In conclusion, the 1972 amendments to the Federal Water Pollution Control Act clearly mandate a federal agency duty of full compliance with all aspects of state permit programs. We are aware that the Act retains some phraseology which courts, in interpreting the Clean Air Act, have found too inconclusive to support the clear waiver of federal legislative jurisdiction which is necessary to overcome the presumption of exclusive federal jurisdiction under the plenary powers clause. But the 1972 version of the Water Pollution Control Act introduces several important terminological and structural changes from the Clean Air Act language. It also differs significantly from the Clean Air Act in the comprehensiveness of the administrative scheme it ordains. These distinctions help manifest the congressional purpose that states be in the vanguard of the national attack on water pollution,18 as California v. Davidson, supra, found to have been the recurrent theme of federal water pollution control efforts. They also suggest a clear congressional choice to rely on state regulatory and enforcement agencies to carry out this effort.


Where a construction finding a waiver of exclusive federal jurisdiction would support the stated congressional purpose, then it seems to us that a purported waiver should be 'construed, if not liberally, at least sensibly.' See H. Hart and H. Wechsler, The Federal Courts and the Federal System 1351 (2d ed. 1973). In this case, Congress left no question as to its intent that states should take the lead in water pollution control efforts, and that states should view the compliance schedules and standards in Section 402(a) as floors, not ceilings, for their own Section 402(b) programs. Thus we act in accordance with the clear intent of Congress as well as with the plain language of the statute in holding that federal dischargers within a state's jurisdiction must comply fully with state permit programs satisfying the Section 402 conditions for approval by the Administrator.


We direct the Administrator to reconsider the applications of the States of Washington and California to the extent that he previously withheld approval from such proposed programs, and to act expeditiously on those previously disaproved portions of the applications in a manner not inconsistent with the views expressed in this opinion.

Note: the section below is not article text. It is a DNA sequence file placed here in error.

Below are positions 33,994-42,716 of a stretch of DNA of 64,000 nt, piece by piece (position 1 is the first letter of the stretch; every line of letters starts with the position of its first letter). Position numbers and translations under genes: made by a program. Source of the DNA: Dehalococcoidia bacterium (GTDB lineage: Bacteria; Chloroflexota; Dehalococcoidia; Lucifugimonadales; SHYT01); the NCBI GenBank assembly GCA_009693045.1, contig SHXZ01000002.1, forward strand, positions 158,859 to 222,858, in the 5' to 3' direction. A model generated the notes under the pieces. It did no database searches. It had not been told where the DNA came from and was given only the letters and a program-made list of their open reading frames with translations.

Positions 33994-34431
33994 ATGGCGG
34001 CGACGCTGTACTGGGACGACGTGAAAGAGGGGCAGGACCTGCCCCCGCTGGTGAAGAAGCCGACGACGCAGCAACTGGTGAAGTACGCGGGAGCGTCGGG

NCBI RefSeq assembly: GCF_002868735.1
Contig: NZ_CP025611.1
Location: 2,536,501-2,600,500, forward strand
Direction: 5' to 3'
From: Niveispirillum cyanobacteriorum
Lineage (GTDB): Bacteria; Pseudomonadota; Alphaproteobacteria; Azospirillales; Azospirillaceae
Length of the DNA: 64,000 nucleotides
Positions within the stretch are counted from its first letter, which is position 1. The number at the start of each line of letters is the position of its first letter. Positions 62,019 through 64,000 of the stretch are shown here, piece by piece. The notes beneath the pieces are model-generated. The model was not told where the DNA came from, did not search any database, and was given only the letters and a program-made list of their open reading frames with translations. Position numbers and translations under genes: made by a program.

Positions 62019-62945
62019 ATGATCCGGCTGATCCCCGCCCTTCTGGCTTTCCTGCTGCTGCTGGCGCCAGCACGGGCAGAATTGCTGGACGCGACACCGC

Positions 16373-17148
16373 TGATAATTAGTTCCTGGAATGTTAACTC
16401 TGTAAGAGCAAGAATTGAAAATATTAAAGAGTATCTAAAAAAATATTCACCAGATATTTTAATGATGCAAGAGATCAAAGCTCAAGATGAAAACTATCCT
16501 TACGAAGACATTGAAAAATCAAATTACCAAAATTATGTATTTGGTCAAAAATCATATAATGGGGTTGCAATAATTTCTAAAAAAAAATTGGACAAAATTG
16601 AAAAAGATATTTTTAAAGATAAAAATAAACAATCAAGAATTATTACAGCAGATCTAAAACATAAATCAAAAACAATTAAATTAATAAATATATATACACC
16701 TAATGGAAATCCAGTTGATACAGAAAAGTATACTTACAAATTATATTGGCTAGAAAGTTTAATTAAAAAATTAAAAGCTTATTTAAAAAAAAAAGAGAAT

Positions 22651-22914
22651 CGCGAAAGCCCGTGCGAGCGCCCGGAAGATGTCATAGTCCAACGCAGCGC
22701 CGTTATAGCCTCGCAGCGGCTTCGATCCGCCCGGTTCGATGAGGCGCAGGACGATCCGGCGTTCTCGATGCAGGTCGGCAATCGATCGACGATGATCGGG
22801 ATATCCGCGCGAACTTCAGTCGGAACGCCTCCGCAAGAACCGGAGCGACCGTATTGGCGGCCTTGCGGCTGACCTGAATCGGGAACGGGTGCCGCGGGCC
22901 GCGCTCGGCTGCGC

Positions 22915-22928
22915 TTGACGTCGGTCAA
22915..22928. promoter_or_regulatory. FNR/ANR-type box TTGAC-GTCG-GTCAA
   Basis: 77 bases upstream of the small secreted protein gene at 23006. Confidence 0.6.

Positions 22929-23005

Of the District of Oregon


Congress has used the phrase 'navigable waters of the United States' in several different senses, ranging from the narrowest and most literal interpretation of that phrase ('navigable in fact') to the most expansive one permitted by the constitutional grant, U.S.Const. Art. I, sec. 8, cl. 3. Compare, e.g., The Daniel Ball, 77 U.S. (10 Wall.) 557, 19 L.Ed.2d 999 (1870) with Kalur v. Resor, 335 F.Supp. 1, 11 (D.C.D.C.1971). Cf. also Gibbons v. Ogden, 22 U.S. (9 Wheat.) 1, 6 L.Ed. 23 (1824). Section 502(7) of the Act (33 U.S.C. § 1362(7)) speaks of the term 'navigable waters' as encompassing 'the waters of the United States, including the territorial seas.' S.Conf.Rep.No.92--1236, 1972 U.S.Code Cong. & Admin.News, p. 3821. Thus Congress clearly meant to extend the Act's jurisdiction to the constitutional limit, to include all tributaries of rivers which, 'when combined with other waters or systems of transportation, . . . the commerce on such waters would have a substantial economic effect on interstate commerce.' Report of the Conference Committee on S. 2770, reported in A Legislative History of the Water Pollution Control Act Amendments of 1972, 166, 178 (Comm. on Publ. Works Print, 1973) (hereinafter cited as Legislative History)

The Act thus contemplates regulation of any activity within the class of streams noted above or the class of pollution discharges into such streams, without regard to whether either the particular discharge or the individual receiving waters discernibly affect interstate commerce. See United States v. Ashland Oil & Transportation Co., 364 F.Supp. 349 (W.D.Ky.1973); United States v. Holland, 373 F.Supp. 665 (M.D.Fla.1974). The legislative history expressly discloses an intention to avoid the limitations on implementation of the 1965 Act which had been occasioned by a narrow interpretation of the phrase 'navigable waters' as used in that Act. S.Rep.No. 92--414, 1972 U.S.Code Cong. & Admin.News, p. 3742.


An affidavit of Bill Dendy, Executive Officer of the California State Water Resources Control Board, is attached to the reply brief of petitioner California. It details two recent occasions where the Administrator has issued permits for the discharge of pollutants by federal agencies (Norton Air Force Base and the U.S. Bureau of Reclamation) without including conditions in the permit as requested by the interested state regulator agencies. Instead, the Administrator is continuing to screen such state-requested permit conditions, and apply his own notions of 'best practicable' and 'best available' technology and of what constitutes compliance 'to the fullest extent possible' in issuing permits to federal agencies, rather than the standards suggested by the state. Cf. Section 301(b)(1) and (b)(2) of the Act, 33 U.S.C. § 1311(b)(1) & (b)(2). See also note 12, infra; S.Rep.No.92--414, supra note 1, at 3733:

'Evidence received in hearings disclosed many incidents of flagrant violations of air and water pollution requirements by Federal facilities and activities. Lack of Federal leadership has been detrimental to the water pollution control effort.'